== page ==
16. I have very carefully considered the third party’s relevant submissions regarding a past pattern of harassment, threats and persistent contact and the likely effect of disclosure of the Relevant Document. The nature of these submissions is sensitive and cannot be set out in these reasons.
17. However, after taking into account all of the information currently available to me, I am satisfied that the behaviour described constitutes harassment, as the applicant’s actions are actions that attack, disturb or torment other persons. I am further satisfied that the applicant’s actions are acts of intimidation, as her behaviour caused significant and prolonged distress to the individual/s named in the Relevant Document.
18. Further, the actions detailed in the Relevant Document, and in the third party’s submission, satisfy me that the applicant’s conduct constituted serious acts of harassment and intimidation because the conduct caused substantial concern and apprehension in persons to whom the conduct was directed.
The expectation must be reasonably based and must arise as a result of disclosing the Relevant Document, rather than independently or from any other circumstance
19. I am satisfied that these requirements are fulfilled for the following reasons.
20. In Sheridan the Information Commissioner considered the phrase ‘could reasonably be expected to’ and found that depending on the circumstances of the particular review, a range of factors may be relevant in determining whether an expectation is reasonable. These factors may include, but are not limited to:
- past conduct or a pattern of previous conduct
- the nature of the relevant matter in issue
- the nature of the relationship between the parties and/or relevant third parties; and
- relevant contextual and/or cultural factors.
21. I consider that the past occurrences of serious acts of harassment and intimidation alone provide a reasonable basis for the individual/s named in the Relevant Document to expect to be subjected to further serious acts of harassment or intimidation should disclosure of the Relevant Document occur.
22. The submissions made by the third party, which as explained in paragraph 17 cannot be explained in detail due to their sensitivity, go even further towards satisfying me, that, should the applicant be given access to the Relevant Document, the applicant may become aggrieved with the individuals named in the Relevant Document and commence patterns of inappropriate behaviour towards them.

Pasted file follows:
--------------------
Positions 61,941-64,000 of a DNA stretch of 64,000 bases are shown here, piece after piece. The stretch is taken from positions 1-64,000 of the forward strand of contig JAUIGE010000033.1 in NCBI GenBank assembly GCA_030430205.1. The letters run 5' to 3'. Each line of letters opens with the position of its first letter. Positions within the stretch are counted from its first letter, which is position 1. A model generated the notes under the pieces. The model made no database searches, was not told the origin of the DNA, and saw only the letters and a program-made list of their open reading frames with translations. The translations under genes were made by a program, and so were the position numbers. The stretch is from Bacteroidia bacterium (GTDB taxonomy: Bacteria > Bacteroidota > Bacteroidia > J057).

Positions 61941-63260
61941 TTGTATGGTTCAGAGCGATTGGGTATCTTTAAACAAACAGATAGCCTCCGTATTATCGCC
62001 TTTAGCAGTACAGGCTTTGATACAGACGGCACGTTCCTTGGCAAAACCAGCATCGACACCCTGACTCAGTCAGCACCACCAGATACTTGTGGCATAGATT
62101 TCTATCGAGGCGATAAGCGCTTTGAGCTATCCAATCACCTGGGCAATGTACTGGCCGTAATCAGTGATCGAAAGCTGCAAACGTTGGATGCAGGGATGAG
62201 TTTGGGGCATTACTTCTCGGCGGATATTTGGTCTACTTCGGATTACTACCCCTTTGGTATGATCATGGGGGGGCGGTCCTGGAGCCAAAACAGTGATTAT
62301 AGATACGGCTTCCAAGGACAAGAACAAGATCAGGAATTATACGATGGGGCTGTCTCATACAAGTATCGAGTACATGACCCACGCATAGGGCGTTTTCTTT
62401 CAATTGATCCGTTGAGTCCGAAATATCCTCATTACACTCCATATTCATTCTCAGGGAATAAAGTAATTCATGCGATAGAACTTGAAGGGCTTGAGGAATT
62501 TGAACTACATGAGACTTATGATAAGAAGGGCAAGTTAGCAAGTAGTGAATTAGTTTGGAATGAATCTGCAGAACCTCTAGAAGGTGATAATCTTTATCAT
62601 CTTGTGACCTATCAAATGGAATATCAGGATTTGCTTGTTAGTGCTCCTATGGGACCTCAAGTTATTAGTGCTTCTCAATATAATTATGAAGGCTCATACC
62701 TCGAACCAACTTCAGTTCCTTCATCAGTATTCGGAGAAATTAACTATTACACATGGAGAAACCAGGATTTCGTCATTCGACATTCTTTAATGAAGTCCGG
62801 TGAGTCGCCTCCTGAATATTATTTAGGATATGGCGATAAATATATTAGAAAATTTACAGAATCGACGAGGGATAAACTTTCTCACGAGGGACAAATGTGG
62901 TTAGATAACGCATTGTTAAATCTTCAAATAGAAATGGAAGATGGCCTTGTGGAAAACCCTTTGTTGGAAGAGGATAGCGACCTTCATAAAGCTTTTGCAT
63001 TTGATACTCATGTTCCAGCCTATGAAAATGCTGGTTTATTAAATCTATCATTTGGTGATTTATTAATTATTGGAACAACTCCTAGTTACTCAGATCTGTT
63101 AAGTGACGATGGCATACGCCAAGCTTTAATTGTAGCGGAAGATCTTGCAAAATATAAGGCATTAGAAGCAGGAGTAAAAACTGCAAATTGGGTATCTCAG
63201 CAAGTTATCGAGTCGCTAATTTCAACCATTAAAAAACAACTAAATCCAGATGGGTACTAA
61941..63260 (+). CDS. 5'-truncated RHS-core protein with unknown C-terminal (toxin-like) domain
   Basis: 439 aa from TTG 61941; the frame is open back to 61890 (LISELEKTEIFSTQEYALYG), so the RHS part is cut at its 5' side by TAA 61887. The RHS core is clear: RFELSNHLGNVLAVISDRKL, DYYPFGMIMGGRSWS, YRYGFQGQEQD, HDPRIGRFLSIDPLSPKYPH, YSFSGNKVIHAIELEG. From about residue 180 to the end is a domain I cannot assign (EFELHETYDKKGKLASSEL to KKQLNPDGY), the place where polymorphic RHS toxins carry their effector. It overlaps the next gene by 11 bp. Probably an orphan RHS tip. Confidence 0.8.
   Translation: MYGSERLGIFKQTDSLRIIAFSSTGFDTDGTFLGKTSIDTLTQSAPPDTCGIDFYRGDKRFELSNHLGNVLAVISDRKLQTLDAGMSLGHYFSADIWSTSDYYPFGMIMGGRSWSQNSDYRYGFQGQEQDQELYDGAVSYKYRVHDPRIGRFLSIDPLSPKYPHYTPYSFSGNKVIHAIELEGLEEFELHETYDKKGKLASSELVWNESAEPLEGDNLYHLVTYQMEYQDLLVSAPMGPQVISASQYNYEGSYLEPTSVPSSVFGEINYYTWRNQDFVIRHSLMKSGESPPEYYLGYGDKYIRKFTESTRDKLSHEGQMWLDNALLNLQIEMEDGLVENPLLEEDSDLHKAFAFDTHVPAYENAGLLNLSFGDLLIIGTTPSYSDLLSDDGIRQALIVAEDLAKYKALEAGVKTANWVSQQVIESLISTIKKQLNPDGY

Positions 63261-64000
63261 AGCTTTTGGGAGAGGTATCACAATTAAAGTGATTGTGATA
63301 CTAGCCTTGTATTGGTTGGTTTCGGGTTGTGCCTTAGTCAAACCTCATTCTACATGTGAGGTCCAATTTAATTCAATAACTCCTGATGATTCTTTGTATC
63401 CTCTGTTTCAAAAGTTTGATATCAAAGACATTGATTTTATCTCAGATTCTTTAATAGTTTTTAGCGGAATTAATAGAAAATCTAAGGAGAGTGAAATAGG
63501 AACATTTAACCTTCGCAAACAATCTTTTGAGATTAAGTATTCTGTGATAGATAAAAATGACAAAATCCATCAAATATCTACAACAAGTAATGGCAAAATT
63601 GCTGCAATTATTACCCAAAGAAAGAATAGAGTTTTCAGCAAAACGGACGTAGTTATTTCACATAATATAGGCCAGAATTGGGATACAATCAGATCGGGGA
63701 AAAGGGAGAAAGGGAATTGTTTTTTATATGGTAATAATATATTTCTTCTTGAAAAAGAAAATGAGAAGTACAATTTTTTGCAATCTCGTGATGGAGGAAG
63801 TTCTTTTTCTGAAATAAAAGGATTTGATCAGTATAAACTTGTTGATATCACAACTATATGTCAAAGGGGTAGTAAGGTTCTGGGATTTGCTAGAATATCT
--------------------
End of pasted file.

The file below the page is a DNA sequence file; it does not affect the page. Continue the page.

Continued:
23. In reaching this conclusion, I note that the applicant has previously and repeatedly targeted persons against whom she holds grievances. I am satisfied that in all the circumstances there is a reasonable basis for concluding that previous patterns of behaviour, constituting serious acts of harassment or intimidation, are likely to re-commence should the applicant be given access to the Relevant Document.
24. I vary QPS’s decision by finding that QPS is entitled to refuse access to the Relevant Document under section 67(1) of the IP Act and sections 47(3)(a) and 48 of the RTI Act on the ground set out in schedule 3, section 10(1)(d) of the RTI Act.
25. I have made this decision as a delegate of the Information Commissioner, under section 139 of the IP Act.
Acting Assistant Information Commissioner
Date: 21 June 2012
Significant procedural steps
1 August 2011
The Queensland Police Service (QPS) receives the applicant’s request for access dated 29 July 2011 (Access Application).
1 September 2011
QPS locates 250 responsive documents and decides (Decision) to:
14 September 2011
The applicant seeks external review of QPS’s Decision.
22 September 2011
OIC informs the applicant that the external review application has been accepted.
22 September 2011
OIC informs QPS that the external review application has been accepted and requests a written submission setting out details of searches undertaken to locate documents responsive to the Access Application.
7 October 2011
QPS advised OIC that it has located additional documents relevant to the Access Application.
10 October 2011